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Technologies of the Body: Polite Consumption and the Correction of Deformity in Eighteenth-Century England

David Turner Orcid Logo, Alun Withey

History, Volume: 99, Issue: 338, Pages: 775 - 796

Swansea University Author: David Turner Orcid Logo

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Abstract

Advertisements for a variety of products aimed at correcting or concealing physical ‘deformities’ - including rupture trusses, artificial limbs, and more elaborate machines to correct posture by straightening the spine - were prominent features of later eighteenth-century newspapers. This article ex...

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Published in: History
ISSN: 1468-229X
Published: 2014
Online Access: Check full text

URI: https://cronfa.swan.ac.uk/Record/cronfa20003
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Abstract: Advertisements for a variety of products aimed at correcting or concealing physical ‘deformities’ - including rupture trusses, artificial limbs, and more elaborate machines to correct posture by straightening the spine - were prominent features of later eighteenth-century newspapers. This article examines ways in which these products offered ways of fashioning the body in ways that not only restored functional capability, but also offered aesthetic improvement, producing a shape that both appeared ‘natural’ and was pleasing to others. Indeed, although many technologies of the body may have been intended first and foremost to restore the injured to economic productivity, manufacturers used a language of polite commerce to address users not as medicalised ‘patients’ but as sophisticated consumers. The development of these products took place against a cultural shift in which using artificial means to effect physical ‘improvement’ lost its previous association with pride and became prescribed as a duty for those wishing to succeed in polite society. This article shows how concepts of politeness and technologies of the body were interwoven in complex and surprising ways, and uses its material to question the status of these products as ‘medical’. In the process, it examines the ways in which suppliers addressed the aspirations and experiences of ‘deformed’ consumers in the eighteenth-century world of goods.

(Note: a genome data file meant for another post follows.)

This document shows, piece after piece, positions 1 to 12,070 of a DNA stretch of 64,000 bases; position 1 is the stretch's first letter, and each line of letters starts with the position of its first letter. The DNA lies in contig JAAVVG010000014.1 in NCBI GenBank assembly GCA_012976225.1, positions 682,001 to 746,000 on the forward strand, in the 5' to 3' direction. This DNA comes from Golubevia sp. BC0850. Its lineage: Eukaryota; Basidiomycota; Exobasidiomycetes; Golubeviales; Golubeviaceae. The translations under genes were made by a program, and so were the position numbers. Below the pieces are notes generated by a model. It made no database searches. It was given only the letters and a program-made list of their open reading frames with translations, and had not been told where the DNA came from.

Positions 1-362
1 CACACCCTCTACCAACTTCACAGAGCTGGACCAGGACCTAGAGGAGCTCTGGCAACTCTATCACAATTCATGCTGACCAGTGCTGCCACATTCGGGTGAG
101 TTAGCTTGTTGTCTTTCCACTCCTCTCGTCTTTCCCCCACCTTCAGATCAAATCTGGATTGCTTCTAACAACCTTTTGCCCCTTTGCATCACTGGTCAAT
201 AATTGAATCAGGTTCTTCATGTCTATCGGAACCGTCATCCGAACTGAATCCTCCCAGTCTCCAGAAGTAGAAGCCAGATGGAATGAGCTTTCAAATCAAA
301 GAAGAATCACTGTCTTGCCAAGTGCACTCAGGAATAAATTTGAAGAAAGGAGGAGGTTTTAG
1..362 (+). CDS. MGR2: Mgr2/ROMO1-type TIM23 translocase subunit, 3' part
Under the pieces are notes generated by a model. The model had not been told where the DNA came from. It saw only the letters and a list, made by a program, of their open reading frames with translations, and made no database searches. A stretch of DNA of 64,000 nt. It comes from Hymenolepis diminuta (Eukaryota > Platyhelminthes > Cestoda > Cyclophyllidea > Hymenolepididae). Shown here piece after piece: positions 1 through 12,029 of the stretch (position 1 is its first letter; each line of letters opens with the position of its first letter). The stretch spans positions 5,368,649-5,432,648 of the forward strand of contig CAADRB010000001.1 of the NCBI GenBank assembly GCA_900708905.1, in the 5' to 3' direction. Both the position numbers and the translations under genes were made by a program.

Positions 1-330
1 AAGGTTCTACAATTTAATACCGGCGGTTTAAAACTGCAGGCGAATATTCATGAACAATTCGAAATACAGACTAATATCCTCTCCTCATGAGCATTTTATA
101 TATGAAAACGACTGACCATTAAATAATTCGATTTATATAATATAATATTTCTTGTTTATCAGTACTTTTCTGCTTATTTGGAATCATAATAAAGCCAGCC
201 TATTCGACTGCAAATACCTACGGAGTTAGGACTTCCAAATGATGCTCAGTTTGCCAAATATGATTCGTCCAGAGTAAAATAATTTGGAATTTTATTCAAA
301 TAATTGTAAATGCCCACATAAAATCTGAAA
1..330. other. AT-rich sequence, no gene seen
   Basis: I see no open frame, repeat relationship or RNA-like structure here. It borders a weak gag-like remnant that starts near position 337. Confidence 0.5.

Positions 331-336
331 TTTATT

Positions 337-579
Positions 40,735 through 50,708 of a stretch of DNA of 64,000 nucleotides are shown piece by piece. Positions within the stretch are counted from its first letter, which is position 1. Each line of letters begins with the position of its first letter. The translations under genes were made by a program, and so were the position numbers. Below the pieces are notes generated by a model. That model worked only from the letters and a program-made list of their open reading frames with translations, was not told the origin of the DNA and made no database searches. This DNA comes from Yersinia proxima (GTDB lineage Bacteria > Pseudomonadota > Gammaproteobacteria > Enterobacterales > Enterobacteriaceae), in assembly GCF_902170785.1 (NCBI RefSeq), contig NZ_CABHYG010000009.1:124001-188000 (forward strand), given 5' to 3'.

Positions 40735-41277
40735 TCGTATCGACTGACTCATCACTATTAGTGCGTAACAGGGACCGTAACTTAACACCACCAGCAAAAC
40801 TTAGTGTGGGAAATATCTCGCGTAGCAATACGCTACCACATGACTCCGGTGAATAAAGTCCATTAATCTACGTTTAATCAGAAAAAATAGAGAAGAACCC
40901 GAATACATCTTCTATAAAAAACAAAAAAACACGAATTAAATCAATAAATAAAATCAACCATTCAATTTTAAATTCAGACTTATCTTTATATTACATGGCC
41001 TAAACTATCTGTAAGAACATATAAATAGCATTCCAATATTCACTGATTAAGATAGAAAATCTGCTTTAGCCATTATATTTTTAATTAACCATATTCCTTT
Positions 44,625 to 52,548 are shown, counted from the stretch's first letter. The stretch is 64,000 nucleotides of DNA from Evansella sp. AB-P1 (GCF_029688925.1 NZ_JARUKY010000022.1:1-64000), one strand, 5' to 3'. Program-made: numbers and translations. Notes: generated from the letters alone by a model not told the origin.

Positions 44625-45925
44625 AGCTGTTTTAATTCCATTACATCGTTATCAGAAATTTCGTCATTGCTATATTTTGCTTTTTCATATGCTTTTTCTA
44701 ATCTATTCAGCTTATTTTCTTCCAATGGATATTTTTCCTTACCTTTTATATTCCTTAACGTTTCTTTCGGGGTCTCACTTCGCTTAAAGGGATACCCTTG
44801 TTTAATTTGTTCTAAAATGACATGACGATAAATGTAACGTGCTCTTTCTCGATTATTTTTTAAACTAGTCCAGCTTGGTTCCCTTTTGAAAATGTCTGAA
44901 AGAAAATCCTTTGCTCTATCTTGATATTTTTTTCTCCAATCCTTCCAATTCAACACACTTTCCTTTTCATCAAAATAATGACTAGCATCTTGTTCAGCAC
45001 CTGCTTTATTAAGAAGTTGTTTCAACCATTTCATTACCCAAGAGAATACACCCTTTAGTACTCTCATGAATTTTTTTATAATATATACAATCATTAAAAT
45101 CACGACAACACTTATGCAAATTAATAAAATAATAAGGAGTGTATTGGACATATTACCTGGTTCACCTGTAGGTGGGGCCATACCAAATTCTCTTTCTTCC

Keywords: Disability, deformity, technology, consumption, adverstising
College: Faculty of Humanities and Social Sciences
Issue: 338
Start Page: 775
End Page: 796